2. Think global: There are many great web designers available via the web itself, but how do you separate the good from the bad?  Again, it’s where you look.  For much of the design software out there (WordPress, SquareSpace, Weebly, Wix…the list goes on) there are service support forums and/or Experts Exchange areas that you can stalk to find prospective designers.  As each of these platforms have their own options, dig into the background of each platform to see which one will meet your needs the best as far as functionality, ease of use for the web owner (you), ease of use for the end user (your customers).  This knowledge alone may help you narrow down prospective designers.
    3. Look inside: Internal internet searches, that is.  As with many businesses, designers have development platforms where they can post a profile, portfolios and business information (kind of like LinkedIn for designers!).  ThemeForest, Fiverr, Github, DesignRush, and HackerNews are a few examples of places you could look.

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It’s all in the Approach:

Once  you have selected a few designers that you would like to approach, you need to put together a proposal.  This will be the easiest way for you to get your needs across, and gives everyone a level playing field.

    1. Put together a detailed description of what you are looking for in a web site, and include specifics about your particular type of business that might not be known by someone in a different field.
    2. Include a ballpark budget, so that you don’t come off as fishing – looking for information that you have no intention of following up on, or expecting big results from a little bit of bait.
    3. Ask how they see their involvement in the project helping to increase traffic, revenue, or other metrics that you use to measure your web success.
    4. Keep it simple: If they express an interest or send a follow up, simply ask if they are interested in the project and what further information they might need.
    5. Once you have generated some interest, you want to ask for references and examples from their portfolio. At this point you are using your requirements, details and plain old gut instinct to help the designers weed themselves out.  Be thorough, and the best option for you should become apparent. If there is more than one that really draws you, it might be worth a call to each designer to see whose personality you mesh with the most.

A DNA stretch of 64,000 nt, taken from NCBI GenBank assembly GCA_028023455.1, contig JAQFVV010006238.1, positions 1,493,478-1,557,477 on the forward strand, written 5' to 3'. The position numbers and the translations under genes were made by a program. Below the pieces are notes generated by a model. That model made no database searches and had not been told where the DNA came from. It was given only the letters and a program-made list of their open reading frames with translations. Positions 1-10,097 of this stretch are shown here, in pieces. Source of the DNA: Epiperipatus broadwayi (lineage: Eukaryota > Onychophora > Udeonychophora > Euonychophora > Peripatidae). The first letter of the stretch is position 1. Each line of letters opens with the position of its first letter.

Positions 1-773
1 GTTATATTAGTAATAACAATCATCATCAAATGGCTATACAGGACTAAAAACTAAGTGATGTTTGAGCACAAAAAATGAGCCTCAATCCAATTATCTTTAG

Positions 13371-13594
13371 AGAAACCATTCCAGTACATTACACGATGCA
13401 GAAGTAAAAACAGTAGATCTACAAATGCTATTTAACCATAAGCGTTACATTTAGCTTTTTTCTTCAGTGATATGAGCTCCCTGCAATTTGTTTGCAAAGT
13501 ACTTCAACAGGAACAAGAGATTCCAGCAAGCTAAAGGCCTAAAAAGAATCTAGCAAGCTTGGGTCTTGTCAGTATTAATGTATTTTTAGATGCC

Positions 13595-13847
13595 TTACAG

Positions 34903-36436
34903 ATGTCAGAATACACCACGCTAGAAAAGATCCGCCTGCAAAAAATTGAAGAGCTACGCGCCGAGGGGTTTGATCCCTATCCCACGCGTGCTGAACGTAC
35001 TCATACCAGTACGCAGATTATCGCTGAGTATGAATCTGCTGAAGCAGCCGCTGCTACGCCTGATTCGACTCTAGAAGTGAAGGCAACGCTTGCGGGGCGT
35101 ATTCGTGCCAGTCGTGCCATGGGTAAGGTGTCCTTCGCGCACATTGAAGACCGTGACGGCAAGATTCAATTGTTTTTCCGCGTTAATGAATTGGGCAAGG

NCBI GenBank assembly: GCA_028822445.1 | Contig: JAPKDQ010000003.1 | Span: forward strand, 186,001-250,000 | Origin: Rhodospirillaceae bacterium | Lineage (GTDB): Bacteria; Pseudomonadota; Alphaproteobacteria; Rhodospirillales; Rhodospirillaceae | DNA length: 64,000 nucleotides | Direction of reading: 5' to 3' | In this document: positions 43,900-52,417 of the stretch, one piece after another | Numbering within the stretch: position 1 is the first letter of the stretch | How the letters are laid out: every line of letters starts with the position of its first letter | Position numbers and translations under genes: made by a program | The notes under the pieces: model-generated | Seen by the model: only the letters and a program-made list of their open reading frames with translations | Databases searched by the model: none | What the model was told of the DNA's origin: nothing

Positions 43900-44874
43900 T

Contracts and Project Plans:

Keeping expectations and understandings crystal clear from beginning to end is a win-win for everyone.  We hope that at this point your choice of designer has become clear , and you are ready to move forward with the project.  Ask for a contract that will clearly state the designer’s “deliverables”, will outline the responsibilities of all parties, will explain the costs and cost benefits and will lay out adjudication expectations, in case there is ever a dispute between involved parties.  Make sure that your “after-project” plan is included – knowing how much support you will receive after the project is completed is valuable information.   It is also important to get a Project plan – a good designer should be happy to not only provide you one, but will involve you in the creation of the plan.  This will outline timelines, expectations of each party and basic responsibilities.  While a simple document, it can really help keep a project moving forward, as everyone stays informed throughout the process.

One last thought….

DIY!  As you have traveled down the rabbit hole of searching for a designer, you may have had the fleeting thought that “I could do this myself, it doesn’t look that hard!”  If this is the path you decide to follow, know that there are many companies that help businesses just like yours – with limited budgets and no real internet knowledge.  WordPress is one the most widely used platforms, and it gives you complete control of the design while having a lot of options.  There are also companies with pre-made web designs that may work for you; this gives you options for now, while providing you with perhaps more growth opportunities as your business grows in the future.  Just as you did with your designer search, research your options, know your expectations and limitations, budget and time availability…then go for it!